?There is no silver bullet coming,? Stephenson said.

Glyphosate was discovered by a team of researchers led by John E. Franz, a Monsanto Co. chemist, in 1970.

The herbicide kills plants by interfering with an enzyme required for growth. It is absorbed through its leaves and moves throughout the plant, and it is quickly broken down in the soil by bacteria.

Using herbicide-resistant crops has enabled farmers to lessen their environmental impact by reducing their reliance on plowing to kill weeds. Using minimal or no-till practices leaves soil more intact and reduces runoff from fields into waterways. It also means farmers don?t have to burn as much fuel to grow a crop, keeping food prices lower and helping farmers cut their expenses.

Although Roundup Ready technology has been accepted in cotton, soybeans and corn in the northern United States where sugar beets are grown, litigation involving the Roundup Ready version of that commodity has growers in a quandary. A federal judge has ruled that Roundup Ready beets cannot be planted this year until a full environmental impact study is conducted for the genetically altered variety, even though the genetically modified variety has been grown for the past six years on 95 percent of the sugar beet acreage in 10 states.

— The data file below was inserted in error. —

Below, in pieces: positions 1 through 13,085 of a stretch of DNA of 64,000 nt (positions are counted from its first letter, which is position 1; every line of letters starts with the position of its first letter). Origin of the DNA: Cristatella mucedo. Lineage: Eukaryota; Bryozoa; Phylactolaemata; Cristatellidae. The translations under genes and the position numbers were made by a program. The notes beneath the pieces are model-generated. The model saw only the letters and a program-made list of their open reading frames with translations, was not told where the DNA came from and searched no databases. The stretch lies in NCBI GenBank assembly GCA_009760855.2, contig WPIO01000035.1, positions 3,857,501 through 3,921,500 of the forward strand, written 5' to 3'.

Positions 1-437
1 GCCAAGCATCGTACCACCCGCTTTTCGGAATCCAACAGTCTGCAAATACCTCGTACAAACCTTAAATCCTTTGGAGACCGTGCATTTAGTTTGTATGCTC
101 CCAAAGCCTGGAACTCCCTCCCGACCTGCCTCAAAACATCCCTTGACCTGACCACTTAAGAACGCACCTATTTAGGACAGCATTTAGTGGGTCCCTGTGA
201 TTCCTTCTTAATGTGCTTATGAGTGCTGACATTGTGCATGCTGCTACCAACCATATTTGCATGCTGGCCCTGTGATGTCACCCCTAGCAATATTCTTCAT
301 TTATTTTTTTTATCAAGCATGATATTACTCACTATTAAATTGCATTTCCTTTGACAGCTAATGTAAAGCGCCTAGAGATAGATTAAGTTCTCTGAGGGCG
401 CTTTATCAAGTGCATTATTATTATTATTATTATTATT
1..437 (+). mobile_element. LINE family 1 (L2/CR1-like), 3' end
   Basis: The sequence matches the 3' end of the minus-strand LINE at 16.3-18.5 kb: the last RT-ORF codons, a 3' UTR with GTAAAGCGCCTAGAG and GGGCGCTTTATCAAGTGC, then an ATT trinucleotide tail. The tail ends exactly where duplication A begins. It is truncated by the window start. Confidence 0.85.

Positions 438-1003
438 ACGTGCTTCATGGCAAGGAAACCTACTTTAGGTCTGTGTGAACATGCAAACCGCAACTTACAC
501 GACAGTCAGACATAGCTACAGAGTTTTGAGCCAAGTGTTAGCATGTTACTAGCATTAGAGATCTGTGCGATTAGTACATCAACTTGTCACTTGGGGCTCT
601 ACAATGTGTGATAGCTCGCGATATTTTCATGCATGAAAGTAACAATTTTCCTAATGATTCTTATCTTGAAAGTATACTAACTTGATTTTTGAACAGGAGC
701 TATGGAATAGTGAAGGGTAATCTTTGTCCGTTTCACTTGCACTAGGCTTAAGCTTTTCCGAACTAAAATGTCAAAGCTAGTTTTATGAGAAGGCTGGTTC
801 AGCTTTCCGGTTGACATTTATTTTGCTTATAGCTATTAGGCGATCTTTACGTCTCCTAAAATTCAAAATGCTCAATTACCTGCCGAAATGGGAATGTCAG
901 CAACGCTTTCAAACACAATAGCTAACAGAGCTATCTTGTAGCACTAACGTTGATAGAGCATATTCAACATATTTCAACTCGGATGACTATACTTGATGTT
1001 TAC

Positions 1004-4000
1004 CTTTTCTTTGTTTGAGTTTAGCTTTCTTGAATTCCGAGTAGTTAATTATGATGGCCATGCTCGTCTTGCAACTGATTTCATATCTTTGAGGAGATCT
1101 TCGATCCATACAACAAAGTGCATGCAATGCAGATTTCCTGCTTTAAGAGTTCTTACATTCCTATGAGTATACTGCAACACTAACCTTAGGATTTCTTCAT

The U.S. Department of Agriculture decided this month it will allow Roundup Ready alfalfa to be commercially grown. The USDA reversed an earlier decision that would have imposed restrictions on where it could be grown. A 230-page environmental impact study was completed, but opponents are contending it was not an in-depth examination.



                                  PART 2

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TITLE:   HERBICIDE-RESISTANT WEEDS ANOTHER LIMITATION TO CROP PRODUCTION

SOURCE:  Louisiana Agriculture Magazine, USA

AUTHOR:  James L. Griffin

URL:     http://www.lsuagcenter.com/en/communications/publications/agmag/Archive/2010/summer/HerbicideResistant-Weeds-Another-Limitation-to-Crop-Production.htm

DATE:    23.08.2010

SUMMARY: "Since this process is slow, the producer may not notice the problem until large-scale weed control failures occur. Roundup Ready crops introduced in 1996 allowed glyphosate herbicide to be applied to the crop without concern for injury. Because glyphosate was effective on most weeds and was economical, use of soil-applied herbicides at planting declined, and in many cases, weed control programs consisted of multiple applications of only glyphosate."

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HERBICIDE-RESISTANT WEEDS ANOTHER LIMITATION TO CROP PRODUCTION

 

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watch the video news release:

Farmers battle herbicide-resistant weeds

http://www.lsuagcenter.com/en/communications/news/radio_tv/tv/Farmers-battle-herbicideresistant-weeds-.htm

Description: (TV News 08/23/10) Herbicide-resistant weeds have been a problem for farmers in other states for several years. Now it appears the problem may be in Louisiana. LSU AgCenter correspondent Tobie Blanchard has the story. (Runtime: 1:44)